|Publications | Institutes | Persons | Datasets | Projects | Maps|
Gray Whales Count annual survey of northbound migration in Santa Barbara Channel, California 2011-2012
Contact: Smith, Michael H.
Availability: This dataset is licensed under a Creative Commons Attribution 4.0 International License.
The goals of the research are to estimate the number of gray whales and gray-whale calves migrating northbound through our corridor and to share our data to complement similar sampling-studies along the California coast. Goals of education are to teach the process of scientific research to Counters and to give them the opportunity to conduct a meaningful study, to experience marine mammals in their environment, and to share this process and their enthusiasm with the public through outreach and various media, especially the internet. more
We have defined Gray Whales Count as a research and education project, in which observers (Counters) on land monitor the passage of gray whales (Eschrichtius robustus) migrating northbound through the nearshore of the Santa Barbara Channel, along a corridor extending approximately 3 nautical miles (nm) from shore. Each annual survey is approximately 100 consecutive days from early February though mid-May. (2011 was 105 days; 2012 was 98 days.) Conditions permitting, each survey-day begins at 9 AM and ends usually at 5 PM.
Our survey site is Counter Point on the Coal Oil Point Reserve in Goleta, California, USA, with GPS coordinates, 34˚24.434'N, 119˚52.701'W. The coastline runs east-west, with northbound whales traveling west, left to right across our Point towards Point Conception. We are able to track across 200 degrees from 80˚ to 280˚ magnetic. Unfortunately, facing east, south, and west, observers also track the sun across the day.
The observation team consists of from one to five Counters, including the Project Coordinator, up to two Supervisors, and up to two Observers. Supervisor shifts are four hours; Observer shifts are two hours; and the Project Coordinator is usually on-site all day. The Project Coordinator and/or a Supervisor is always on Counter Point. Sighting locations were calculated using the bearing and distance from the survey site (34˚24.434'N, 119˚52.701'W). Points are the first location sighted, though tracking information was recorded. When calves were sighted, they were included in the total count.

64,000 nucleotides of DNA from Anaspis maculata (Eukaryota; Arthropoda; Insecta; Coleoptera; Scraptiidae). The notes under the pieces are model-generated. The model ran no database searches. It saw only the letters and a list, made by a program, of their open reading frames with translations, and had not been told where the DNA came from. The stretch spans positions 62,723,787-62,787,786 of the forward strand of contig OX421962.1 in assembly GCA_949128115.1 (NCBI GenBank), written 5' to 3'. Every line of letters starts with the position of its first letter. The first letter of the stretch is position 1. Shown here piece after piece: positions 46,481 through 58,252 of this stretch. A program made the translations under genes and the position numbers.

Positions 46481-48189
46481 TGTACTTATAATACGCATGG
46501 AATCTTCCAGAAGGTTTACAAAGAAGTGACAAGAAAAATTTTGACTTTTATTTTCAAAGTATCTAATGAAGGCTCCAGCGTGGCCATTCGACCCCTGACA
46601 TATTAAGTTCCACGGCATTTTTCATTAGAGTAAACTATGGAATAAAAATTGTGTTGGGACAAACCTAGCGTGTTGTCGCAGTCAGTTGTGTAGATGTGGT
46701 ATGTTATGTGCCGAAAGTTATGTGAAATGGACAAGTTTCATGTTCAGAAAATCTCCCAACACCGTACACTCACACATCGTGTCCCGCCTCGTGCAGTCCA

In 2011, we made note of Off-Effort sightings of anything (marine mammals and vessels). In 2012 only Off-Effort sightings of northbound Gray whales were included in the raw data. We do not include Off-Effort data when creating an estimate of the Gray whales in migration. We do keep them in the record of sightings.
It is rare for us to be able to distinguish species for Common dolphins: Delphinus capensis (Long-beaked) or Delphinus delpus (Short-beaked). Occasionally they will come close enough and with the conditions good enough, and we may get an image that will determine species.
Northbound and southbound Gray whales are the same species, but migrating in different directions. Our targets are northbound Gray whales.
There are many California sea lions in our area, in the water close to shore, traveling offshore, resting on buoys, and occasionally on the sand, sick or injured. We do not usually enter sightings of California sea lions, except if they are sick or injured and onshore or they are in exceptionally large groups or involved in a vessel interaction.
This dataset was first published with 2011 data only and was updated with 2012 data later.
Biology > Mammals
Marine, I, Pacific, Balaenoptera acutorostrata Lacépède, 1804, Balaenoptera musculus, Cetacea, Delphinidae, Delphinus Linnaeus, 1758, Enhydra lutris, Eschrichtius robustus, Lagenorhynchus obliquidens, Megaptera novaeangliae, Mirounga angustirostris, Phoca vitulina Linnaeus, 1758, Tursiops truncatus (Montagu, 1821)
I, Pacific [Marine Regions]
7 February 2011 - 20 May 2012
Balaenoptera acutorostrata Lacépède, 1804 [WoRMS]
Balaenoptera musculus (Linnaeus, 1758) [WoRMS]
Delphinidae Gray, 1821 [WoRMS]
Delphinus Linnaeus, 1758 [WoRMS]
Enhydra lutris (Linnaeus, 1758) [WoRMS]
Eschrichtius robustus (Lilljeborg, 1861) [WoRMS]
Lagenorhynchus obliquidens Gill, 1865 [WoRMS]
Megaptera novaeangliae (Borowski, 1781) [WoRMS]
Mirounga angustirostris Gill, 1866 [WoRMS]
Phoca vitulina Linnaeus, 1758 [WoRMS]
Tursiops truncatus (Montagu, 1821) [WoRMS]
OBIS-SEAMAP: Spatial Ecological Analysis of Megavertebrate Populations, more
Dataset status: Completed
Data type: Data
Data origin: Research: field survey
Metadatarecord created: 2012-11-13
Information last updated: 2013-04-25